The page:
Kelly Jane Torrance gets Woody Allen on the record on that count at least.
As a fan of Allen's early stand-up comedy and an occasional enthusiast for the very occasional movies of his that actually hit the mark--yes, the predictable, Annie Hall and Crimes and Misdemeanors, but I’ll also rank Match Point and Scoop among the mark-hitters--I found this bit of
Mr. Allen is the most prolific American director, making about a film a year since he started four decades ago. And so many of them have been so good that it's impossible to declare one as his "best."
"I don't find it difficult," Mr. Allen says of his consistent output. Writing the script is "the hard part but the fun part." That takes "some months" and then preproduction takes a few weeks. He shoots for 10 weeks and edits in, say, just six days: "It's all electronic."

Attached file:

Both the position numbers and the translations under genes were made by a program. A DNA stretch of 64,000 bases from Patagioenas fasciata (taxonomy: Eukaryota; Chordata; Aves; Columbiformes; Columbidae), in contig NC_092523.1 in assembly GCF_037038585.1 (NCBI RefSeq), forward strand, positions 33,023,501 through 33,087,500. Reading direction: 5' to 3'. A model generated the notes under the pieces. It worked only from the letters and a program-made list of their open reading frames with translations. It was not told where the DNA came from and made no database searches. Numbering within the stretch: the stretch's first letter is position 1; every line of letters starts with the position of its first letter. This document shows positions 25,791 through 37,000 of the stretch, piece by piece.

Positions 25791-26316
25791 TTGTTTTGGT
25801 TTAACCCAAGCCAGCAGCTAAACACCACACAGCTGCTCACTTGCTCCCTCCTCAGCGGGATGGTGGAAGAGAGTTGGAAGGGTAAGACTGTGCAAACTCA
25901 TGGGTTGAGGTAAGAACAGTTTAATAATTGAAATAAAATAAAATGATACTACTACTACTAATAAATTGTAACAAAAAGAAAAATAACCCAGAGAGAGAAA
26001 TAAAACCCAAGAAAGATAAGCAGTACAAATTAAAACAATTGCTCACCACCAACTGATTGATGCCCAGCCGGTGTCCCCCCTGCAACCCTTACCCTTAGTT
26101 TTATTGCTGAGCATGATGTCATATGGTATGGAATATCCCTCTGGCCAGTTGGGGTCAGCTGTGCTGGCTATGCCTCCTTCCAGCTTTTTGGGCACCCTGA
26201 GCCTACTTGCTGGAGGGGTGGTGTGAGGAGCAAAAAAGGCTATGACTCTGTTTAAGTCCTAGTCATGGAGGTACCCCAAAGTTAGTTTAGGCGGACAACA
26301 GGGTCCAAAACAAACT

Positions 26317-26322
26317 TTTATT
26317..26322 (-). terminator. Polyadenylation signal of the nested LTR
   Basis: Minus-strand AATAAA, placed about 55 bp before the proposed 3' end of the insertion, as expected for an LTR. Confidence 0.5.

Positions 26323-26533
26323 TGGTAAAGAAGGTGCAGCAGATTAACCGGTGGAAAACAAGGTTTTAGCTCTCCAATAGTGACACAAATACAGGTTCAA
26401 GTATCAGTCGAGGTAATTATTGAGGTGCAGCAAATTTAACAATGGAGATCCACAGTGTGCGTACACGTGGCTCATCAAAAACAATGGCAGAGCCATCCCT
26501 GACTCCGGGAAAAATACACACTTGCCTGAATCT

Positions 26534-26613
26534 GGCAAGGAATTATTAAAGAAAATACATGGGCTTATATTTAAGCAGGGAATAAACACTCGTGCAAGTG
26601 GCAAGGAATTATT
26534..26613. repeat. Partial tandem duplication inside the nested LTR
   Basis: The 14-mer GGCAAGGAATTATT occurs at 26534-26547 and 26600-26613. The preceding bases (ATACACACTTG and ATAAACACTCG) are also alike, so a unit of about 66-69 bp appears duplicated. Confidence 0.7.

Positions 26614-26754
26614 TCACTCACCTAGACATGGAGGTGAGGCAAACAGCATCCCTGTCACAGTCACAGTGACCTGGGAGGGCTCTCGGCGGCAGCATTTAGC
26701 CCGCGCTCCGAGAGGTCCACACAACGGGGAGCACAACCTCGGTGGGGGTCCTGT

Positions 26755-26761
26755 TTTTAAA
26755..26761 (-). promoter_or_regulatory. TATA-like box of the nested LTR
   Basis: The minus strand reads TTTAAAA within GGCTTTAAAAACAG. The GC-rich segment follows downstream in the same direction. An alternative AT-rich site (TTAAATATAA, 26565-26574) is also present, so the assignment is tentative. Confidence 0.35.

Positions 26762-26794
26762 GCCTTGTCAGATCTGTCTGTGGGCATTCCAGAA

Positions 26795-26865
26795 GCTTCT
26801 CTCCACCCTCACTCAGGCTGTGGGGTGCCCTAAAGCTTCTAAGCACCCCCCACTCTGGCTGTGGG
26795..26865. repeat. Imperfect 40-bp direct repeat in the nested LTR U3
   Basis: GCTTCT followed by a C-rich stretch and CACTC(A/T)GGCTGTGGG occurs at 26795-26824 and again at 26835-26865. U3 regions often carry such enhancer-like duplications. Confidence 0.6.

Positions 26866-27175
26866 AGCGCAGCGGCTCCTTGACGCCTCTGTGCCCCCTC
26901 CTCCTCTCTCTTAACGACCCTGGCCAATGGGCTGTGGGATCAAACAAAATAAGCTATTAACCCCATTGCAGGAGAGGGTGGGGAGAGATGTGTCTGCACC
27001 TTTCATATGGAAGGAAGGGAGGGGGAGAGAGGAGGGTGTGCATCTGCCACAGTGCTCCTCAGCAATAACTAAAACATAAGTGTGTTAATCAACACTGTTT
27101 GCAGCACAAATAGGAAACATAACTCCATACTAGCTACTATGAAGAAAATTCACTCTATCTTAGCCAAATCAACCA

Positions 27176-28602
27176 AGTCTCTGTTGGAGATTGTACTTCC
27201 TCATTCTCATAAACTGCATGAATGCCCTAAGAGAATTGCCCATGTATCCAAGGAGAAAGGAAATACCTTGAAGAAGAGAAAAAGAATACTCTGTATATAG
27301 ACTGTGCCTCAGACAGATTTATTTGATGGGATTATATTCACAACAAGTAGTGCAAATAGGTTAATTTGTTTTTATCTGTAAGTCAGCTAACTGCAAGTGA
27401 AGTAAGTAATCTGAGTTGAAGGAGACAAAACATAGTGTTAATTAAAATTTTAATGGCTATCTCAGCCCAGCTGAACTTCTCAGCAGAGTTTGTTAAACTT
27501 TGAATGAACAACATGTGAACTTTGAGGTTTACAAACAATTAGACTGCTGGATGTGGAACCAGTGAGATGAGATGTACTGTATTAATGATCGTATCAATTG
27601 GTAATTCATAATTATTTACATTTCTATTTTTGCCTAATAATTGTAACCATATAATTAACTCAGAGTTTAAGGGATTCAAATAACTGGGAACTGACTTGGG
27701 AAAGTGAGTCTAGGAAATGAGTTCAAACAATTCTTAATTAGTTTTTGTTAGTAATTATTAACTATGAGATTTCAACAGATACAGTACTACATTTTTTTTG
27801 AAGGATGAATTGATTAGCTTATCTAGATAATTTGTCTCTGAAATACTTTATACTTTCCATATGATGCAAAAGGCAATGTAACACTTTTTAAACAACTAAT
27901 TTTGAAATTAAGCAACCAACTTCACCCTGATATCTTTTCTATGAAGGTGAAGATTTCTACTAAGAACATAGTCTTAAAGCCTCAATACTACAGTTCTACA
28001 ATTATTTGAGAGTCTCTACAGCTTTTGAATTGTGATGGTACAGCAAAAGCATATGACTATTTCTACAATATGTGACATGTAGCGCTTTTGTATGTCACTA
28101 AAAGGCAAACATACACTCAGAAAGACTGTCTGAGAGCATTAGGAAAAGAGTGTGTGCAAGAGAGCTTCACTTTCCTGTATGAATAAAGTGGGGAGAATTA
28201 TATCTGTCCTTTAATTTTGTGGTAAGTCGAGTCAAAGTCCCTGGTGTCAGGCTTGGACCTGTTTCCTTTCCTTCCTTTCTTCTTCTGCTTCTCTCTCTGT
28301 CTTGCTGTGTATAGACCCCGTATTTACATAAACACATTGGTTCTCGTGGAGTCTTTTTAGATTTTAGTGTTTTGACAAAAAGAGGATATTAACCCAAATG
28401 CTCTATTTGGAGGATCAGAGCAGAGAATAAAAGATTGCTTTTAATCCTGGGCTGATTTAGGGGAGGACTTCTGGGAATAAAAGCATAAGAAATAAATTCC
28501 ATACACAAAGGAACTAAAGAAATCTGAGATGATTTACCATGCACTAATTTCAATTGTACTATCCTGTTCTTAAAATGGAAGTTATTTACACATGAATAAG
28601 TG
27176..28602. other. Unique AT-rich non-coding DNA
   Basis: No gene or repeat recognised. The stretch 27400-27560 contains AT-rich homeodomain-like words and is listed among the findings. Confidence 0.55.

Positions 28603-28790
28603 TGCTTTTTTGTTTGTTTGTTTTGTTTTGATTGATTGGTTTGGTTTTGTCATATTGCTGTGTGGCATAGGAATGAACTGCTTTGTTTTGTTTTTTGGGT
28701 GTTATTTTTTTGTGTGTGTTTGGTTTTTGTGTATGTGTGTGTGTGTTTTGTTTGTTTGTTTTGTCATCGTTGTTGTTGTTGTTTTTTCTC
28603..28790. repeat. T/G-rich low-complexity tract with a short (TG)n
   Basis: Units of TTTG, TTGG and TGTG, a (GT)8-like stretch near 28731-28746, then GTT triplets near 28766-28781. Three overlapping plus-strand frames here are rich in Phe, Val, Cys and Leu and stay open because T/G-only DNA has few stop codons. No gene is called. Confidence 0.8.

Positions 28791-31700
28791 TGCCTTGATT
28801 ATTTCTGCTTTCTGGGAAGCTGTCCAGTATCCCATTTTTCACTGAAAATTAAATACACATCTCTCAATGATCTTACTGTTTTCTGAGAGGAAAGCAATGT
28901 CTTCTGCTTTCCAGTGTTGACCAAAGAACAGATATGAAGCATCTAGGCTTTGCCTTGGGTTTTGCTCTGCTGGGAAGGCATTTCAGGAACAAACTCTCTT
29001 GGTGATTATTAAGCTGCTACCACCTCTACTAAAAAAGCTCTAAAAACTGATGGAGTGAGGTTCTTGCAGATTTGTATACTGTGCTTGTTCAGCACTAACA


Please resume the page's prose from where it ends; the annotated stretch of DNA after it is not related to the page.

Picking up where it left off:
Many times when I have found myself sitting through another Allen dud, like someone who watches the sky every night because they saw a shooting star once when they were eight, I have thought to myself maybe if Allen took, you know, two years to make each film instead of one he'd be a smidgen less prolific but his output would also be considerably less uneven.
Then again, I guess Allen probably feels some pressure to keep his once-sort-of-step-daughter-now-wife living high on the hog. Whatever track record relationships with a 35 year age difference have probably isn't good.
Still, when he's on, he's on.
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